More importantly, when you leave town, don't leave signs of an empty house. That will only make your house look like a giant bulls-eye to a thief. First, if you have a home phone, don't change your message to alert callers that you have left town. Also avoid having piled up mail, overgrown lawns and newspapers strewn about your yard that send surefire signals you're miles away.
Have a friend house sit or at least pick up your mail and newspapers. Ask them to move your car periodically to make it look like you're still around. During the winter if you live in a cold weather climate, consider having someone shovel snow from your driveway. In the summers, arrange for someone to cut your lawn.
Getting to know the people you live around is one of the most important safety steps you can take. Closer-knit neighborhoods generally report fewer break-ins [source: Olsen] because strangers will stick out, and people are more likely to keep a casual eye on other people's security. Neighborhood Watch Programs, started in the 1960s, can be very effective at lowering and preventing crime. According to the National Crime Prevention Council, more than 30 million people in the United States have joined these groups [source: National Crime Prevention Council].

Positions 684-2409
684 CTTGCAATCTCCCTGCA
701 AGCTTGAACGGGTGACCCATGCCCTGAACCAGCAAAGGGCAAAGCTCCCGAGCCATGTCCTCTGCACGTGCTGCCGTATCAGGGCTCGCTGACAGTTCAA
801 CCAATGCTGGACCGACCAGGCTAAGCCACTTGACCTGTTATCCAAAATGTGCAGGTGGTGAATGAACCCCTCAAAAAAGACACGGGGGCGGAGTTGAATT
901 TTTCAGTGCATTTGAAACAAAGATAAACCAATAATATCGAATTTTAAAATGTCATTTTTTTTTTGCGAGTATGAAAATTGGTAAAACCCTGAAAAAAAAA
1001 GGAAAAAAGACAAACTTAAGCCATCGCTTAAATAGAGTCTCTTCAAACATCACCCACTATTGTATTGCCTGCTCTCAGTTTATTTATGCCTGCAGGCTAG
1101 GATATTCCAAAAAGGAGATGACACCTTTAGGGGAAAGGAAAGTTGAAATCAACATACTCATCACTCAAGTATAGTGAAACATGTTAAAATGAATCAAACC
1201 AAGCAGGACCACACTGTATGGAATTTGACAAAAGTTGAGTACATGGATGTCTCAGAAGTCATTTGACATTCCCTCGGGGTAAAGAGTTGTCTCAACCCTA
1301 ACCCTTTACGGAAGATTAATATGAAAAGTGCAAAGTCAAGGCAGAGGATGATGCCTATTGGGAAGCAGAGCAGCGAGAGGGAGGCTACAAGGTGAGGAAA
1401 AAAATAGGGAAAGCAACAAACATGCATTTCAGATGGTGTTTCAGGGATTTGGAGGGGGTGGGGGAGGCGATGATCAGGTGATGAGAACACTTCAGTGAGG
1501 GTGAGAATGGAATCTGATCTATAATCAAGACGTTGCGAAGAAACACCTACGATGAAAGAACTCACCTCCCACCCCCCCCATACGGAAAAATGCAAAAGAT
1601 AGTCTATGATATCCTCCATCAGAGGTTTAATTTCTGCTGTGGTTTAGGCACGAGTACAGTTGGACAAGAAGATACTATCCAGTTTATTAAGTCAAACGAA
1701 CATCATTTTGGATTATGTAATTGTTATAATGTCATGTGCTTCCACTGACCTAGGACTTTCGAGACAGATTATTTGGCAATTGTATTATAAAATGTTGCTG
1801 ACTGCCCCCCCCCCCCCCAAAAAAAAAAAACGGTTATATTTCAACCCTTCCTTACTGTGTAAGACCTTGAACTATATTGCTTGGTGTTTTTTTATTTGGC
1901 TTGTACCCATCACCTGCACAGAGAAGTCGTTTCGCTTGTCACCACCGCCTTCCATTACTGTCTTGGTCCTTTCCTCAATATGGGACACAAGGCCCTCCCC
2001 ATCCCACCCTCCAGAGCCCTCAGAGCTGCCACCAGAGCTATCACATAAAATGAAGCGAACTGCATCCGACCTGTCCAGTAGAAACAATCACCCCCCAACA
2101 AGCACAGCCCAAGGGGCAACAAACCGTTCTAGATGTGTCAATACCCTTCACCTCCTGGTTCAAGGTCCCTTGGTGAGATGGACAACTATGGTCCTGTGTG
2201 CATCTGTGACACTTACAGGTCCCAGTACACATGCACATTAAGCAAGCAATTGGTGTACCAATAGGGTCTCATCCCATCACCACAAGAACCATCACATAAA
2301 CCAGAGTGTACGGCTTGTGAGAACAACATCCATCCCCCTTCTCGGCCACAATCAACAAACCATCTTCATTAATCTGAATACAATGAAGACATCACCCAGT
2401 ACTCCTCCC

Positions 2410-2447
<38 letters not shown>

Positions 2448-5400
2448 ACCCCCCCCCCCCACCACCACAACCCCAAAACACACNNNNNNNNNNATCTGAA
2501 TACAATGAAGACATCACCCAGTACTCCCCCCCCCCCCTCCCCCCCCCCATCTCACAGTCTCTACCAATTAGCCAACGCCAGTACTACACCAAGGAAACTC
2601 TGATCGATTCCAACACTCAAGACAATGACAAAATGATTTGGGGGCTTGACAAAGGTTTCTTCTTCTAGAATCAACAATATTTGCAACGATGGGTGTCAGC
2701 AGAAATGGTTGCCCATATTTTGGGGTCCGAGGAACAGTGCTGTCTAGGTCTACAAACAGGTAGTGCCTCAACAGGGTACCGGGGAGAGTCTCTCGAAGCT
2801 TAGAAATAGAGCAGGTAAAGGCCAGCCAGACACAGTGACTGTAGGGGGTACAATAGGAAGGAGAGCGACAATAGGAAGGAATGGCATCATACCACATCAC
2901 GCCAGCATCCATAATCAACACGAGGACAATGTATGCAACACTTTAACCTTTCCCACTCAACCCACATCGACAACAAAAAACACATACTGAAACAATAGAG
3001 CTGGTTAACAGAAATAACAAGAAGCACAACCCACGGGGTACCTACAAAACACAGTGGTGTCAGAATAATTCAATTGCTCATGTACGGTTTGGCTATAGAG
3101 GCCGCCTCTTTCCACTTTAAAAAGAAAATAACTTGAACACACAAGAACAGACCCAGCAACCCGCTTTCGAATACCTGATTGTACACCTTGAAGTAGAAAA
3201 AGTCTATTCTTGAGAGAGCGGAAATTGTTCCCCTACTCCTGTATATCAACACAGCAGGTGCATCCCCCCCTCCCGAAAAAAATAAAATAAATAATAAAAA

Studies have consistently found that watch programs effectively reduce crime and violence in neighborhoods. The National Sheriff's Association oversees the nationwide watch group organization and offers a number of resources for starting and joining one.
If you rent a house or apartment, you have more incentive to get to know your community because renters are 85 percent more likely to experience a break-in [source: National Crime Prevention Council]. This may be because renters aren't as likely to watch out for one another or have any sort of community watch program.
Although it's nice to know you have people watching out for you in your neighborhood, you also need to watch out for yourself. If you aren't paying attention to what you're doing, you could unknowingly be rolling out a red carpet for a burglar to waltz through your front door.
While it may seem like a symptom of paranoia, keep your identity and any travel plans on the down low. For instance, only put your street address on your mailbox. Give away your last name, and someone could find your phone number, work place and a host of other stats with a few mouse clicks [source: Discovery Channel]. Before you jet off to Bermuda, don't talk about it openly in public because a sinister stranger could be taking note.